But things are finally looking up – or actually down. SE Group analyzed nine chondola, chairlift, surface lift and funicular options and ones dubbed Option 1 and Option 7 were identified for detailed study that commenced in February. An A and B variation were added to alternative number 7, leaving four scenarios in play to bring the lift back into town. Option 1, shown above, would put the bottom terminal level with Gilbert Street between the old Lift 1 terminal and the “new” one. Because of space constraints with Aspen Skiing Company’s preferred Telemix (chondola in Poma parlance), the lift would likely be a straight gondola or possibly a detachable chairlift. Skier access from above would be excellent but the public would have a 40-foot vertical climb to get to the load point from town. Furthermore, the developer of the proposed Lift One Lodge would have to give up an entire building worth of units. The historic lift terminal and remaining towers from the first Lift One could be retained, which is an important community objective. This is deemed a viable, but not best option.
The supremely-talented James Niehues is painting an all-new map of Copper Mountain to debut next winter along with two new lifts.
This month’s Poma Link spotlights good stuff from Europe…a new brand platform, details on Diamond Evo cabins and new sheave liners coming in 2019.
The Leitner Ropeways 2017 annual report is packed full of photographs and drawings for 32 new lifts the company completed last year.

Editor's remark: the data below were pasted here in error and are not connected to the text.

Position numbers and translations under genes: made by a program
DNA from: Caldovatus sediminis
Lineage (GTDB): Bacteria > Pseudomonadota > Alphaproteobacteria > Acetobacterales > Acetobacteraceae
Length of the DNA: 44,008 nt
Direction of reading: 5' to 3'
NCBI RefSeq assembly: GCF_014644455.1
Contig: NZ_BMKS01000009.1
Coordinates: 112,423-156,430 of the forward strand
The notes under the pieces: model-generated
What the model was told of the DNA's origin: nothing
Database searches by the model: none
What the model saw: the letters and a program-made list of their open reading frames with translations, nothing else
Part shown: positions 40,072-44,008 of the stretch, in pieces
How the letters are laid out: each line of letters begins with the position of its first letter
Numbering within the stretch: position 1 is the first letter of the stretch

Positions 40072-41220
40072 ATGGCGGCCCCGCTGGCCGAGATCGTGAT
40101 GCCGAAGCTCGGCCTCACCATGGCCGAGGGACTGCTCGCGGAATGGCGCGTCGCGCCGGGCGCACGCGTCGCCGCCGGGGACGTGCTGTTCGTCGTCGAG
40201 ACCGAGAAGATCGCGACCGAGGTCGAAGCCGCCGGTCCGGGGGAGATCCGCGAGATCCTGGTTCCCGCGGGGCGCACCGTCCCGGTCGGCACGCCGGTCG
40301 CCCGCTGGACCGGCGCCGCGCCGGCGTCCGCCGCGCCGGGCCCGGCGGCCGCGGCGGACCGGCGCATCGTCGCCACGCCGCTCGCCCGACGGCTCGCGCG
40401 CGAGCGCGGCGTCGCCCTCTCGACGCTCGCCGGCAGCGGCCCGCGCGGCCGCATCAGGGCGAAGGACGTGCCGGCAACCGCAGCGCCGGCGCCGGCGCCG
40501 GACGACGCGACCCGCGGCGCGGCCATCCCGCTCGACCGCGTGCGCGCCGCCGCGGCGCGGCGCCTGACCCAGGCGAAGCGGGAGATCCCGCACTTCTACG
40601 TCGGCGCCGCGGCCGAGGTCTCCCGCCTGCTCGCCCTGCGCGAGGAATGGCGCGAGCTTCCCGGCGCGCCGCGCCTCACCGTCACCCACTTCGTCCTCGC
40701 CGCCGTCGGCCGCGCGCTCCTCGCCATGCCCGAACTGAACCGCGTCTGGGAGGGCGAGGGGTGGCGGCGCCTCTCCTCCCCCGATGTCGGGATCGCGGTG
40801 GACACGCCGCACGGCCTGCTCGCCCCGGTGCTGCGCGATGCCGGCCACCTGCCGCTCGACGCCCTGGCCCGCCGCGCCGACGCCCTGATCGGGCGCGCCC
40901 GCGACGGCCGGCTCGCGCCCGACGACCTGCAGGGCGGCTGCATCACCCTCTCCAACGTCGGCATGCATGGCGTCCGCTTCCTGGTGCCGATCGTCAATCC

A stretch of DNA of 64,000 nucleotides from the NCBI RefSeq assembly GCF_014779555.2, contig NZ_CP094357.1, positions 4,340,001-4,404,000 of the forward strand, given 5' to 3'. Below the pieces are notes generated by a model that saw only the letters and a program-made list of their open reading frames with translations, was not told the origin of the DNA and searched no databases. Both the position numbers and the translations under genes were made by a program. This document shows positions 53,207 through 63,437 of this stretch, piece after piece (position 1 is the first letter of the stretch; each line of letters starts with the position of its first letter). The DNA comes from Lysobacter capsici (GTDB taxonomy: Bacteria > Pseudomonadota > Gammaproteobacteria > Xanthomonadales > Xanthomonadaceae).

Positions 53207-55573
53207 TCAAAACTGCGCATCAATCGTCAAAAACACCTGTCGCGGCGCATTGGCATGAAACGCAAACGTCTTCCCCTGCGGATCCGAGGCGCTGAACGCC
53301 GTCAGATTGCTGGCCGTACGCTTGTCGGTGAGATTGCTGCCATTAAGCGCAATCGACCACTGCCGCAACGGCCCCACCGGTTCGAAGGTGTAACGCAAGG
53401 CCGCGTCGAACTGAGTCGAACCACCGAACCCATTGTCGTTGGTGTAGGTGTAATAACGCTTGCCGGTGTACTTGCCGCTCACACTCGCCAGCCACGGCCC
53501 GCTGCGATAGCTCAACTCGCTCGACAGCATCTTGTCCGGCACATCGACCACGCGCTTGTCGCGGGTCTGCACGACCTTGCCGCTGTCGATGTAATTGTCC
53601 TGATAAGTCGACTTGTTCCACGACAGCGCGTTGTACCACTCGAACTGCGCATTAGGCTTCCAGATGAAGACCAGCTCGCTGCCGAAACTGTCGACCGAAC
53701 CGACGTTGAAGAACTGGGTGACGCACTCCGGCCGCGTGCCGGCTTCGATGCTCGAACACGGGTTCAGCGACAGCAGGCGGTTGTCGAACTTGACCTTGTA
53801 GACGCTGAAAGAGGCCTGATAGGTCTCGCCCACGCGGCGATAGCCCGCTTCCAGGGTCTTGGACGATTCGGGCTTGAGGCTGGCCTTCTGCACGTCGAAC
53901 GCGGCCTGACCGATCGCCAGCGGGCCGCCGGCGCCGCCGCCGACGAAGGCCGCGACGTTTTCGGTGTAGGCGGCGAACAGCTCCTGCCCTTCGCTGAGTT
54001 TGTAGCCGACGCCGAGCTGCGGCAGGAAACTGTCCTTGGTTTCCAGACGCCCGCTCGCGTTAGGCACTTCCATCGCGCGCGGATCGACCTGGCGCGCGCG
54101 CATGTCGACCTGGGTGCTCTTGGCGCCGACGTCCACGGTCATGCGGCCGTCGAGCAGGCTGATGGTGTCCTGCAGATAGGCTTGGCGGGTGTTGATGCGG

The world’s tallest tubular lift tower goes up in La Paz at 194 feet!
A man who said he was stuck on a Gore Mountain chairlift the night of April Fool’s Day is charged with making false statements.
Two hackers say they were able to access the Doppelmayr Connect control system for an Austrian gondola in March, raising cyber security concerns. Doppelmayr says the issue has been fixed and no riders were ever at risk.
The latest Doppelmayr Wir highlights Yellowstone Club’s expansion and more.
The Gondola Project updates us on the Leitner-Poma tram project at San Francisco’s Salesforce Tower transit center.
Aspen Skiing Co. eyes opening the Pandora quad chairlift on Aspen Mountain in 2020.
Majella Group CEO Sebastian Monsour tells the Bangor Daily News his Australian company is still working to close on the purchase of Saddleback Mountain while a former employee is suing for unpaid wages.
Sun Peaks considers four possible lift projects for summer 2018, most likely being a CAD$8 million replacement of Crystal with an extended detachable. The world’s longest fixed-grip chairlift, Burfield, could be shortened with a corresponding capacity increase or new lifts added to Orient Ridge or West Morrisey.
Ski Magazine updates us on Big Sky 2025 and plans for a new tram or south side lift on Lone Peak.
Enjoy these sneak peak photos of two new quad chairs at Giants Ridge courtesy of Benjamin B.
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Navajo Nation leadership soundly rejects Grand Canyon Escalade gondola in 16-2 vote.
SkiCo and the Aspen Valley Ski & Snowboard Club plan to build a platter surface lift on the skier’s right side of Golden Horn at Aspen Highlands next summer.
There’s an unconfirmed rumor that the Cyclone at Sunrise Park, AZ won’t operate this winter. The 1983 Yan is North America’s longest triple chair at 7,982′ with 32 towers and 352 chairs. I’ve reached out to Sunrise for comment and will update if I hear anything.